In Retro Review: Star Trek: The Children of Kings

Star Trek: The Children of Kings by David Stern

Published by Pocket Books, May 2010. Paperback of 401 pages at $7.99.

The cover: A terrific photo mash-up of an anxious Captain Pike, played by Jeffrey Hunter, and concerned science officer Spock, played by Leonard Nimoy, above the Enterprise as it’s in warp. This image convinced me to pick this book up. I’m always interested in Captain Pike adventures since they’re such an undermined source of material, plus the book was fairly hefty for a Trek novel. Overall grade: A+

The premise: From the back cover: “A distress call goes out from a Federation outpost near the Klingon border. The U.S.S. Enterprise, under the command of Captain Christopher Pike, responds. Starbase 18 lies in ruin. There are no survivors. And there is no clue as to who is responsible for the attack, until Captain Pike’s brilliant science officer discovers a means of retrieving parts of the station’s log. Lieutenant Spock has detected signs of a unique energy signature, one that he believes is Klingon. There are unsubstantiated reports that the Klingon Empire has made a technological leap forward and created a cloaking device–code-named Black Snow Seven–that can shield their ships from even the most advanced sensors. The destruction of the base and the unique energy signature that remains prove that he Empire has succeeded. For generations the Orions have been know as pirates, operating at the margins, outside of legal conventions. A proud and powerful race, the Orions were once a major force in the sector, and they have been using the tension between the Klingon Empire and the Federation to rebuild their power. Captain Pike is charged with trying to foster cooperation between the Orions and the Federation. A distress call from an Orion vessel offers him the perfect opportunity. But the Orion ship lies in disputed space long claimed by the Klingon Empire, and crossing it could be the spark that sets off an interstellar war.” ‘Nuff said! Klingons and Orions in a pre-Kirk Star Trek story? Oh, I’m definitely in. Overall grade: A

The characters: Captain Christopher Pike is a no-nonsense, get to the point leader. He wants all the facts before rushing into a situation and he’ll always listen to his officers’ opinions, even if he keeps him from doing something in his leisure time. There is a major character arc for him beginning in Chapter 7. Spock is not the most important secondary character in this book. He has all his typical Spock traits, but he’s confounded by a puzzle that he can’t let go. The way he solves it is highly unconventional for him, but since this is pre-series I took this to be the “emotional” Spock under Pike. Much more interesting is the mysterious Number One, played by Majel Barrett. We are treated to some backstory I’ve never heard/read before, plus her interactions with Spock were great! The character who really gets a good chunk of the book is Dr. Phillip Boyce, played by Ronn Smith. He’s the codger of a doctor that classic Trek is know for, but he’s a got a major backstory that ties beautifully into this book. Of all the officers aboard the Enterprise, Dr. Boyce is the one readers get the most information on and his character grows the most. The antagonist could be the female leader of the Orions, Liyan of the Codruta, Tallith of the Orion Peoples, but can any male trust an alien whose pheromones make them highly suggestive? She is not what she seems. There are also Klingons in this book, who may or may not be causing trouble, and heaven knows that there are plenty of crew members on the Enterprise who are eager to go to war with the Empire. This was a great cast of characters, old and new, and they all had moments/lines/actions that increased my understanding and enjoyment of them. Overall grade: A+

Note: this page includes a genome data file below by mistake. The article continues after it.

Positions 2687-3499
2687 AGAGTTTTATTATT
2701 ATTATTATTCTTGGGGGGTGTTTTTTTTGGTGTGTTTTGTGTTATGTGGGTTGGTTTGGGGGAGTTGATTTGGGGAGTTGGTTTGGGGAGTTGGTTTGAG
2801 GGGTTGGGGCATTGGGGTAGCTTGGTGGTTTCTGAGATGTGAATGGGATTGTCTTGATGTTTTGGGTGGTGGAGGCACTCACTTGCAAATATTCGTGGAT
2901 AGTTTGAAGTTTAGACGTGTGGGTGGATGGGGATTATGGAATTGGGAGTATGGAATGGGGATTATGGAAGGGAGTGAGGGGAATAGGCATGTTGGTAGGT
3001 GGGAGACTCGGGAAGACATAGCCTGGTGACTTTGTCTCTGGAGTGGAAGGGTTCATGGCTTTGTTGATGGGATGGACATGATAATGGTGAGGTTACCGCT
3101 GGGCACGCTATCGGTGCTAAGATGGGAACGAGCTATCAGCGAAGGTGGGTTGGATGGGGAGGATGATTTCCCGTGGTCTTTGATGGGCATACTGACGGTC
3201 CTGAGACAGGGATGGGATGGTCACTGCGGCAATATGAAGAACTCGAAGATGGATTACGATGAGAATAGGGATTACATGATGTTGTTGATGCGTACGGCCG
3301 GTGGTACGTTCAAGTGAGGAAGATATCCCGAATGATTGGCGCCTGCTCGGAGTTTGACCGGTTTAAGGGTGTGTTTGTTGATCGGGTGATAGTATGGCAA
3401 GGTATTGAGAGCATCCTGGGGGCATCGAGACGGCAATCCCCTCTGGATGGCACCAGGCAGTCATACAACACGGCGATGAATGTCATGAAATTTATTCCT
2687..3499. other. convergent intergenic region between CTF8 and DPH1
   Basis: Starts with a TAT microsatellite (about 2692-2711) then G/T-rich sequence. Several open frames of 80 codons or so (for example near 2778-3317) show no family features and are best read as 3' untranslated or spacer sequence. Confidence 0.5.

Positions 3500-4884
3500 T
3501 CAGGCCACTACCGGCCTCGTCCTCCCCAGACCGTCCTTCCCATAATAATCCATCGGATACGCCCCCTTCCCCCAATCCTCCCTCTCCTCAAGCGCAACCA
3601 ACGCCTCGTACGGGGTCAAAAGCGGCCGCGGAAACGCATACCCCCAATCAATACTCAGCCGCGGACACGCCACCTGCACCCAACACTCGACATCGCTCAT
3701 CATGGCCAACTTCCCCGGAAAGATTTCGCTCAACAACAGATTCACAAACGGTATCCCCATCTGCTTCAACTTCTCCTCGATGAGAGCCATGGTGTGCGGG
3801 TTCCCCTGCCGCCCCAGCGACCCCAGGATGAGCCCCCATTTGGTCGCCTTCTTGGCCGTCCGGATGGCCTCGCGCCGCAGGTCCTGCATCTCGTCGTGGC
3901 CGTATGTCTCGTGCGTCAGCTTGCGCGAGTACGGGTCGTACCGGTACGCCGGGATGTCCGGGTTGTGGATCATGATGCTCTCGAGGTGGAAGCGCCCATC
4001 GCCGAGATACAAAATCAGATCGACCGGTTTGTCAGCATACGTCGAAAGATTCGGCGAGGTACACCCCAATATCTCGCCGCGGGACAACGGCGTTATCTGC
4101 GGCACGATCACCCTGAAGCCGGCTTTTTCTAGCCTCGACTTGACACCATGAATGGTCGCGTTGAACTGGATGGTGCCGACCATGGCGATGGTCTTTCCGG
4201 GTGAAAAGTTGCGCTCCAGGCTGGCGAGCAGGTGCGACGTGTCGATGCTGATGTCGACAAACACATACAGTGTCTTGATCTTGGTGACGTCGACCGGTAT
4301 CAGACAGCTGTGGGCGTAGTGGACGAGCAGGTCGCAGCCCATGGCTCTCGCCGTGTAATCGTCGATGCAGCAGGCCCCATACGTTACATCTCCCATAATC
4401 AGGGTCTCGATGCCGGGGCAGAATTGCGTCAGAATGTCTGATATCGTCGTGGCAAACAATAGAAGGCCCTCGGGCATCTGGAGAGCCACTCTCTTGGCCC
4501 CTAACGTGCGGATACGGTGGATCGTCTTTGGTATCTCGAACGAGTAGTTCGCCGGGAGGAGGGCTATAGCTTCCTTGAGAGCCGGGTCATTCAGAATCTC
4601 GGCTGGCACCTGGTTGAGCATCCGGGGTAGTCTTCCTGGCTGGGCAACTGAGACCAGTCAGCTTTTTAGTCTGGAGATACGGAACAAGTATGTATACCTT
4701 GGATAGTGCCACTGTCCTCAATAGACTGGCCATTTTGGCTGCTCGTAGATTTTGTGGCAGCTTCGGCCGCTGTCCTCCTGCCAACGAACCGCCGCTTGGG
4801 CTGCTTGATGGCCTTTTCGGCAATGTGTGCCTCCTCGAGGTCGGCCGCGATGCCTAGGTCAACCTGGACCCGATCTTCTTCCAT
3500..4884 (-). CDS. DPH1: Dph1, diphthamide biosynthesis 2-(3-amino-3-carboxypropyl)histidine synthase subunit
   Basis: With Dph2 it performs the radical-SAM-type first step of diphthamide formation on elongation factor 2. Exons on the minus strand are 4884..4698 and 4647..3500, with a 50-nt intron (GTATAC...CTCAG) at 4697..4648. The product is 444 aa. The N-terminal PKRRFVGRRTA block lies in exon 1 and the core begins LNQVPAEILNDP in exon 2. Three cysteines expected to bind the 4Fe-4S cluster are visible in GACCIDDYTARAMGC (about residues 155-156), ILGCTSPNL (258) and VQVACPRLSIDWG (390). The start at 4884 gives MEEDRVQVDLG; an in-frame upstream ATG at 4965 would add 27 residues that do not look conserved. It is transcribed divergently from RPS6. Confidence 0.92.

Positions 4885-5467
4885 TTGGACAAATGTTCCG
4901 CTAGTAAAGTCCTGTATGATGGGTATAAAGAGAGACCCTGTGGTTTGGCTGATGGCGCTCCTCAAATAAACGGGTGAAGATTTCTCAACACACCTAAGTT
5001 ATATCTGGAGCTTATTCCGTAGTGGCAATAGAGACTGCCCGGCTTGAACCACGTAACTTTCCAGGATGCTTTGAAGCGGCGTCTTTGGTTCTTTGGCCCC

The settings: Three years into Pike’s original five year mission is this book’s settings, and the locations are on the Enterprise, the Karkon’s Wing–the Orion ship, the ruins of Starbase 18, and the Klingon-Starfleet-Orion neutral zone, the Borderland. All settings were described with ease allowing the veterans and first time readers easy access into this universe. Overall grade: A

The action: I can’t be too specific, but there are phaser shots, space battles, and plenty of fisticuffs to satisfy any action fan. Overall grade: A

The conclusion: A great surprise on Page 260 starts increasing the tension until the big finale, which is great! You know the leads will survive, we have to get to the events of the classic Trek two parter “The Menagerie,” but there is some terrific character growth for the characters, including the villains. You’ll have to read this to see for yourself. Overall grade: A+

The final line: I’ve read the majority of Star Trek novels published, so it takes a lot to entertain me. A Captain Pike novel is the perfect way to give me something new and this book did. I couldn’t put it down once I started. Overall grade: A

 

Patrick Hayes was a contributor to the Comic Buyer’s Guide for a few years with “It’s Bound to Happen!” He had to give that up to teach 8th graders English for 19 years. He’s since moved to a high school where he’s taught 9th grade and currently teaches 10th graders English. He reads everything as often as he can, when not grading papers or looking up Star Trek, Star Wars or Indiana Jones items online.

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